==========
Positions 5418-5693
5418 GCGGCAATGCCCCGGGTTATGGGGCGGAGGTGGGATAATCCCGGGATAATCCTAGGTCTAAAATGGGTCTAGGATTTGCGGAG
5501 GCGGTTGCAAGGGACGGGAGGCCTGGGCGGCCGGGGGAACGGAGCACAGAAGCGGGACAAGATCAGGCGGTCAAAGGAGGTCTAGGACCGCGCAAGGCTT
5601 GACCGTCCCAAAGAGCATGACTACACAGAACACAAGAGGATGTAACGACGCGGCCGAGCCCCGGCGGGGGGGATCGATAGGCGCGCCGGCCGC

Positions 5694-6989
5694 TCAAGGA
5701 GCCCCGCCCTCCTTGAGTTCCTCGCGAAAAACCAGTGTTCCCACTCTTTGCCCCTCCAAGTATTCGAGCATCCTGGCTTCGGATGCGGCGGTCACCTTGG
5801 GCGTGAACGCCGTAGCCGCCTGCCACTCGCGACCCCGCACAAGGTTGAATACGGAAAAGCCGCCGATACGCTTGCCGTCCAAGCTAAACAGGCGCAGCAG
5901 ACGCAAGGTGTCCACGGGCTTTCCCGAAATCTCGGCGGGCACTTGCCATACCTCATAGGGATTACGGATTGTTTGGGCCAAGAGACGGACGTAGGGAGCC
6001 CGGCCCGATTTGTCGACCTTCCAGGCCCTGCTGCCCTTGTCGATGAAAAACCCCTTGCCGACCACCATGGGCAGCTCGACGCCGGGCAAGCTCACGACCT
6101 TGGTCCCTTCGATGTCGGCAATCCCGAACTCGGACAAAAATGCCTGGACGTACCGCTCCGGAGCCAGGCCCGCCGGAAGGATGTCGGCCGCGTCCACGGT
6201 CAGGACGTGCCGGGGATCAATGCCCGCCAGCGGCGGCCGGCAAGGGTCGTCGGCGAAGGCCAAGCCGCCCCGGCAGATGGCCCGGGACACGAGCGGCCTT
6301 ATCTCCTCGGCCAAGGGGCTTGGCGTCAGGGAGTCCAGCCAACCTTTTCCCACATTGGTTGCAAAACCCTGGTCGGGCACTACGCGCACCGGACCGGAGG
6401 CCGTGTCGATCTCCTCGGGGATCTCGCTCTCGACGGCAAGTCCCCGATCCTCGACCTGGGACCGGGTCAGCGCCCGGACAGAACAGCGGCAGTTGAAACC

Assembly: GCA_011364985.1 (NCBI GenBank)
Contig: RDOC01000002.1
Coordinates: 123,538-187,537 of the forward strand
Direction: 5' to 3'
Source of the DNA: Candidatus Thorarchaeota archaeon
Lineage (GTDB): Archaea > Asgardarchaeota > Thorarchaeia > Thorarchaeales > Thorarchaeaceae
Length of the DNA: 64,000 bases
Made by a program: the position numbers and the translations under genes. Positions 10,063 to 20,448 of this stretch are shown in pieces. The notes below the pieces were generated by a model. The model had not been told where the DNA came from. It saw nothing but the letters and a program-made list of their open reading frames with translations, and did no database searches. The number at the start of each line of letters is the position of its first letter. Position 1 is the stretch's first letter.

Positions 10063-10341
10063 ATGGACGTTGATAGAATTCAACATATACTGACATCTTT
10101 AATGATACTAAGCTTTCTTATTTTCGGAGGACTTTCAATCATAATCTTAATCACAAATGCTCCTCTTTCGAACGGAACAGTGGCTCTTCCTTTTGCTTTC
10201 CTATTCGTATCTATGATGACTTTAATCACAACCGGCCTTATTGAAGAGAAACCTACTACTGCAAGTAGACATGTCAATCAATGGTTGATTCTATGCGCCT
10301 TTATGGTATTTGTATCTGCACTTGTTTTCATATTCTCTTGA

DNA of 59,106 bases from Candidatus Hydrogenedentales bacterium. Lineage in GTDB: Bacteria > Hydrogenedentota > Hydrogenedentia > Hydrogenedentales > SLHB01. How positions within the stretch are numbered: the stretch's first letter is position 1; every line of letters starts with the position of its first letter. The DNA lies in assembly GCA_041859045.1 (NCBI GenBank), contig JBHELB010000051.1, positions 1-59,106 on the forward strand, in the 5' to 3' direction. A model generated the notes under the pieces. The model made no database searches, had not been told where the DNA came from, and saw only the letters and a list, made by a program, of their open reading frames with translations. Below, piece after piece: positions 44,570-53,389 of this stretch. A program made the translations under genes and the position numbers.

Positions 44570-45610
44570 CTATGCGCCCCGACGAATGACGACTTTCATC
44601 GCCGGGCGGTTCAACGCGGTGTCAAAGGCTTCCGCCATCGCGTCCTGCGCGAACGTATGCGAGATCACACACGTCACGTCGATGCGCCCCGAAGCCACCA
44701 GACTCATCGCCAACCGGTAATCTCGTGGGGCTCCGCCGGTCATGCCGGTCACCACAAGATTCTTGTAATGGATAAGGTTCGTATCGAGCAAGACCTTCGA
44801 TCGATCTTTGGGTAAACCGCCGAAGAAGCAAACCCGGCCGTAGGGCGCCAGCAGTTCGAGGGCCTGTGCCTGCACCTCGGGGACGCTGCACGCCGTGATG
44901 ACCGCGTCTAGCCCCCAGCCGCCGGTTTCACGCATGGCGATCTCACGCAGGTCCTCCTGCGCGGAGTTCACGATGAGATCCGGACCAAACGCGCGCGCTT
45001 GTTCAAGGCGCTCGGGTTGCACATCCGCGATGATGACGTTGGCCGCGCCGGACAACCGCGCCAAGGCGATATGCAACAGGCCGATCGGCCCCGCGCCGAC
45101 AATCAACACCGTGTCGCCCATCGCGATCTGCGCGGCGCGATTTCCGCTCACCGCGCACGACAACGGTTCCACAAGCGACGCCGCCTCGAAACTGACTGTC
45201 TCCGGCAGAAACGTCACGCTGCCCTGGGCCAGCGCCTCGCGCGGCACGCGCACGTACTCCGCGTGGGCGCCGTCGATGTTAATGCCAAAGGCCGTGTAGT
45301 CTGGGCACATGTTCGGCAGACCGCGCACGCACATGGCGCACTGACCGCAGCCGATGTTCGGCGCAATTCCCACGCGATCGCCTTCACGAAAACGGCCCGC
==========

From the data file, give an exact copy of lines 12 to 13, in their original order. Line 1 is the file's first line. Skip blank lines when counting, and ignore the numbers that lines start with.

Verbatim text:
6201 CAGGACGTGCCGGGGATCAATGCCCGCCAGCGGCGGCCGGCAAGGGTCGTCGGCGAAGGCCAAGCCGCCCCGGCAGATGGCCCGGGACACGAGCGGCCTT
6301 ATCTCCTCGGCCAAGGGGCTTGGCGTCAGGGAGTCCAGCCAACCTTTTCCCACATTGGTTGCAAAACCCTGGTCGGGCACTACGCGCACCGGACCGGAGG